Bracha Guy's Teatime.
A Nitza Flantz life study.
Born in Israel in 1948, Bracha Guy studied at the Avni Institute of Art in
Tel Aviv between 1970 and 1974, and began exhibiting in a series of one-
woman and group shows both in Israel and in the U.S. shortly thereafter. Her
work usually depicts women in the home, and features bright, primary colors.
Her style is highly ornate, filled with intricate detail and obsessive patterns.
She has said of her work, "I have a yearning to cover the world with beauty,
to create and infuse it with life. Transforming the figure of a woman into a
creative work is a kind of dream, an idea of fantasy, like rolling a stone from
the top of a mountain and seeing where it goes."
No matter how innovative and orig-
inal it may be, though, Tarkay's work
has been criticized for a lack of con-
tent and seriousness. "It's pure dec-
oration, it has nothing to do with art,"
says Bernie Pucker, owner of the
Pucker Gallery in Boston, a gallery
which represents many Israeli artists,
but not Tarkay. "He works out of no
tradition, no commitment to either his
own interest, or his heritage or histo-
ry. It's only in creating things that will
look good, to match the sofa and the
"Tarkay is more the commercial
artist," says one fine arts gallery
owner, "It troubles me when an
artist doesn't grow and change.
Some of his customers have said they
have too many in their collection.
"They are tired of looking at women
sitting at tables."
And Peter Mitchell, general man-
ager for Har-El North America, the
North American distributor of David
Schneurer's prints and originals,
claims that Tarkay's work is deriva-
tive both of Schneurer, an Israeli
artist whose paintings of cafe scenes
remain popular in the U.S. and else-
where, and of Barbara Wood, an
American artist who has painted col-
orful images of women at leisure for
In response to the criticism, Tarkay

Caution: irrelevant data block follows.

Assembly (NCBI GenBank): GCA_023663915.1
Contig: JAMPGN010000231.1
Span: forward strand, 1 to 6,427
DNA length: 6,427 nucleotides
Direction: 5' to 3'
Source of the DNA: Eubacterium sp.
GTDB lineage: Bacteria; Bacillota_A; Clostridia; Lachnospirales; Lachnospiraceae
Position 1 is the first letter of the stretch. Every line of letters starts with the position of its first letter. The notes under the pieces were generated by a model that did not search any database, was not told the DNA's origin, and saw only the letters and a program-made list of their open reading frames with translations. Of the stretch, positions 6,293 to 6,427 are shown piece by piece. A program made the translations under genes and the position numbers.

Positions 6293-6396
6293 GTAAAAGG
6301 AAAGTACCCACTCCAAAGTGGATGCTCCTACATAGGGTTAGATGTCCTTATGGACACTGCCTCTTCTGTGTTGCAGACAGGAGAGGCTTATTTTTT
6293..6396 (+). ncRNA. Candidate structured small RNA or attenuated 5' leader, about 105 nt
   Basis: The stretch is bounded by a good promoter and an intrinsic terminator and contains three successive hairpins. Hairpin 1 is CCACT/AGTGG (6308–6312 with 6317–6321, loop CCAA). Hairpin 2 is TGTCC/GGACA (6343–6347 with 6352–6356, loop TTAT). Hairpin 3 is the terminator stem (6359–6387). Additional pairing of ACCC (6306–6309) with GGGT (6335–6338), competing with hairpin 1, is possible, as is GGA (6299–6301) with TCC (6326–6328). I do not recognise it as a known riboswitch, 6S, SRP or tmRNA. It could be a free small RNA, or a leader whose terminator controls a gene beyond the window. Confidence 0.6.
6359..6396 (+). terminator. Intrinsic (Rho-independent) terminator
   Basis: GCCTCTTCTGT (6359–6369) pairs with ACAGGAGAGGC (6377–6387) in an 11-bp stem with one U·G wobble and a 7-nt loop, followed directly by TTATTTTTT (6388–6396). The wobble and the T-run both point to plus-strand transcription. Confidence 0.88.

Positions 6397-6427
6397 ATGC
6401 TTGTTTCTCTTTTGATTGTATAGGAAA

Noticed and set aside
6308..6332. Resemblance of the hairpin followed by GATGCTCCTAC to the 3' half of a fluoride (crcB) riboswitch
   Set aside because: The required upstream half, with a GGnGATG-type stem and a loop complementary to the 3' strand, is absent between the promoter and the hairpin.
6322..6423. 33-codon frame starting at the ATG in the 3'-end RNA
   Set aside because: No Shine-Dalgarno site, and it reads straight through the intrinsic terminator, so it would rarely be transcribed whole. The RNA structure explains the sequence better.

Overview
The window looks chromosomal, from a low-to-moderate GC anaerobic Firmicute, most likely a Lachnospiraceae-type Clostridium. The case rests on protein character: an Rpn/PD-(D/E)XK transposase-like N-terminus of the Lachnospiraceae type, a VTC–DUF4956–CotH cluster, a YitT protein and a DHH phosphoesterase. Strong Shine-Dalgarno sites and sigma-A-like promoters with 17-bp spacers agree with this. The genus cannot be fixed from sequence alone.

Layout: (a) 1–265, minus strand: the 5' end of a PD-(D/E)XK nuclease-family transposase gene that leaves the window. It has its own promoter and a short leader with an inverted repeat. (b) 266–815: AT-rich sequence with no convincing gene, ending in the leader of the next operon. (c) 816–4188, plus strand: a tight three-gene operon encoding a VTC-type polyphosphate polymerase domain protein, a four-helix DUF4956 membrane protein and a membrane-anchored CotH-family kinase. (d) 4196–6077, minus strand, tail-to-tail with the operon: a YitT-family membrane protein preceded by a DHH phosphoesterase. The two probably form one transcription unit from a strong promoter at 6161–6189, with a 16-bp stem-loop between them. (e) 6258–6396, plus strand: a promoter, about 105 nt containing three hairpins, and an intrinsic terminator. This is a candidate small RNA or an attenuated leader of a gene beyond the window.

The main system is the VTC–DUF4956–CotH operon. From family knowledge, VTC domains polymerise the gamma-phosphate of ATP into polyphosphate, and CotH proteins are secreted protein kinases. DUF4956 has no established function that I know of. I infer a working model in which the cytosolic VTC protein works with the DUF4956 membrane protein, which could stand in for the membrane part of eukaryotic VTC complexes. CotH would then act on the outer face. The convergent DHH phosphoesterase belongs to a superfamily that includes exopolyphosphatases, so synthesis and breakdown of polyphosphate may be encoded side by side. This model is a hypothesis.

says, "Am I a serious artist? I don't
know. You have to ask this 20 or 30
years from now, when I'm at the end
of my career. But I can tell you this, I
don't paint my paintings to be nice in
Nitza Flantz, 49, began painting watercolors of women about 10 years ago,
not long after returning to Israel from a four-year sojourn in Australia. Since
then, women, both clothed and unclothed, have been the subject of much of
her work — a factor which has inevitably led to
comparisons with Tarkay, despite her softer
Recently, Ms. Flantz has began to paint
flowers rather than women. "I'm sick of all the
imitators with female figures," says the artist,
who has shown in both Germany and the U.S.,
and is a frequent exhibitor at Artexpo in New
York. "I started with my females many years
ago, and I'm really one of the first to deal with
this subject. But now everyone is doing it."
your eyes. It's because that's how I
like to paint. For me I do it. It's not
economical, it's not for money, or any-
thing like that."
0 Horde Of Imitators
arkay's success didn't go unno-
ticed by other Israeli artists. A
year or so after his work burst
onto the U.S. market, a number of Is-
raeli artists began to show work at
fairs such as Artexpo that had a dis-
tinctly "Tarkayesque" look, including
the use of vivid color and the portrayal
of cafe scenes. Artists like Itzchak
Maimon, Nitza Flantz, and Zule are
all now working in a similar tradi-
tion, and meeting with considerable
success in the U.S. and abroad.
Many of these painters deny that
Tarkay influenced their styles. Zule,
a 58-year-old Argentinian emigre
whose cafe and street scenes are more
old-fashioned and muted than those
of Tarkay's, had not seen the younger
artist's work when she took up paint-
ing 10 years ago.
"Maybe the colors are similar, but
the people I paint are moving and vi-
brant," says Zule, whose work, now
published by Renaissance Fine Arts,
is sold in about 30 galleries in the
U.S., and about 15 in England. "I
think what [Tarkay] paints is a lit-
Bracha Guy, an artist who executes
images of women with an emphasis
on pattern and color, had painted in
that style long before Tarkay came on